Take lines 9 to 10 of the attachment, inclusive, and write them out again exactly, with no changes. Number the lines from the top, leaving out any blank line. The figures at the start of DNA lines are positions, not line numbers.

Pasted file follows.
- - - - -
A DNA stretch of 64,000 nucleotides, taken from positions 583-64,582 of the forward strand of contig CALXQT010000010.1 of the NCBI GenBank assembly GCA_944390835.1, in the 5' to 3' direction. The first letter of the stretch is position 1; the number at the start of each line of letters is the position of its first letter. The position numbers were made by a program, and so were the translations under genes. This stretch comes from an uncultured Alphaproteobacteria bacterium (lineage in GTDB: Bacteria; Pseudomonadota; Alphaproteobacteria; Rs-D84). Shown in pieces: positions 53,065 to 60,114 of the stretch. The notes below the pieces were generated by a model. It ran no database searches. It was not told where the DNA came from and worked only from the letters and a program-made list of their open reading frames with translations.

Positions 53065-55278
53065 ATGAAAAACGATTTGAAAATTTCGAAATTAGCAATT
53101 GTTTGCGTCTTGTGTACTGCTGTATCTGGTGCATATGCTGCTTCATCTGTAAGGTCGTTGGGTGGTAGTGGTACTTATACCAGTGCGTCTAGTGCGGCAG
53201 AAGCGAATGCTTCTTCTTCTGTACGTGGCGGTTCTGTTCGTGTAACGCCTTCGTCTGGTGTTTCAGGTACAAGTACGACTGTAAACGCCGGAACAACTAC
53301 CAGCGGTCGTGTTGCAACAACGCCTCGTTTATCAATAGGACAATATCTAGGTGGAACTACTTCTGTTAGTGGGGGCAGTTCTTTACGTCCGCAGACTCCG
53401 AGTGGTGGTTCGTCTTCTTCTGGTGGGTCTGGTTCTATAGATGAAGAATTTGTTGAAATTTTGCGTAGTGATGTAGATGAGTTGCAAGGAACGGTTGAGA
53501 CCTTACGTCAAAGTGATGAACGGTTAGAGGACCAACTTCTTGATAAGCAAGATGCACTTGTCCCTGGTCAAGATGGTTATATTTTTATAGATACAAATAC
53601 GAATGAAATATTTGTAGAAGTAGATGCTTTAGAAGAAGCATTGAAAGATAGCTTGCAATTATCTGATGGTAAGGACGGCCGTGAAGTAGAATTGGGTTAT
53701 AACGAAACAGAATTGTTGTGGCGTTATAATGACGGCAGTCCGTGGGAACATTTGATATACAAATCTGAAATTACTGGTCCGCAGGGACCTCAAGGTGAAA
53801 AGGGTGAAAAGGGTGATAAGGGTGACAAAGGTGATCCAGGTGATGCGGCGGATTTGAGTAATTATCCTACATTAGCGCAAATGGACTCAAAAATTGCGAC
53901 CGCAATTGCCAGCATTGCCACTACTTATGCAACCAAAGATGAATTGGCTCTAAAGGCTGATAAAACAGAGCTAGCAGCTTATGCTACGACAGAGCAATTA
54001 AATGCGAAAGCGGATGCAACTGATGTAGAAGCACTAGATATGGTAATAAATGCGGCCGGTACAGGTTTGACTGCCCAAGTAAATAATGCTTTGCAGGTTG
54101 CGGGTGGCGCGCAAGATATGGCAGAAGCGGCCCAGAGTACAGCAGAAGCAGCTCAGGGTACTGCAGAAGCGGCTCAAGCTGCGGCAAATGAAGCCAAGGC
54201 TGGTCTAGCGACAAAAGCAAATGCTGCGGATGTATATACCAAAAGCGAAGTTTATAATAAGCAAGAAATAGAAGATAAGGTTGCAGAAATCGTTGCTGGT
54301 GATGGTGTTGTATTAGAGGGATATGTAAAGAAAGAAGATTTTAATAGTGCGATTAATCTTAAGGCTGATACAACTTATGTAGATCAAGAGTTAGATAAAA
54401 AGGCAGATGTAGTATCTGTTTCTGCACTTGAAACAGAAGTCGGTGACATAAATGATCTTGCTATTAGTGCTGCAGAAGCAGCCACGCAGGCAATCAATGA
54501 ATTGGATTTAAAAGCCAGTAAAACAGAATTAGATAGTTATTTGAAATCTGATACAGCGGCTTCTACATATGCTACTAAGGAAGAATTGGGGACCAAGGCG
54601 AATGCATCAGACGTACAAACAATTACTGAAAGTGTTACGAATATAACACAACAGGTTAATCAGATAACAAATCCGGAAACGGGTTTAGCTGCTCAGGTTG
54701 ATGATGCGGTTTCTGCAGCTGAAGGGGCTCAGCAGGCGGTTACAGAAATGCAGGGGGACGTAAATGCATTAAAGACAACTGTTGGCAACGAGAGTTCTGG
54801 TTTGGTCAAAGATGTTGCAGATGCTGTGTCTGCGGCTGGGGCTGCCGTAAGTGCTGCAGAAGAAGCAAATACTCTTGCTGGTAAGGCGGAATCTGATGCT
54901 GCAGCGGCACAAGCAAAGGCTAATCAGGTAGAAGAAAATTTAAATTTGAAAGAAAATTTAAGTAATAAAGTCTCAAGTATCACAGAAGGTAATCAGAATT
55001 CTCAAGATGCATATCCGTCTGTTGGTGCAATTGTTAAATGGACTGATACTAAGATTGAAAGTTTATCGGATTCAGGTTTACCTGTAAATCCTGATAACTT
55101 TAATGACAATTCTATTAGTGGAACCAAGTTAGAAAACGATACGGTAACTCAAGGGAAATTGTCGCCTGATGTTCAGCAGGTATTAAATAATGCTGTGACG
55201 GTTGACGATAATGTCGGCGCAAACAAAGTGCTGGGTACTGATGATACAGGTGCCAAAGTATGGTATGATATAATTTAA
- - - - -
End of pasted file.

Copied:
53601 GAATGAAATATTTGTAGAAGTAGATGCTTTAGAAGAAGCATTGAAAGATAGCTTGCAATTATCTGATGGTAAGGACGGCCGTGAAGTAGAATTGGGTTAT
53701 AACGAAACAGAATTGTTGTGGCGTTATAATGACGGCAGTCCGTGGGAACATTTGATATACAAATCTGAAATTACTGGTCCGCAGGGACCTCAAGGTGAAA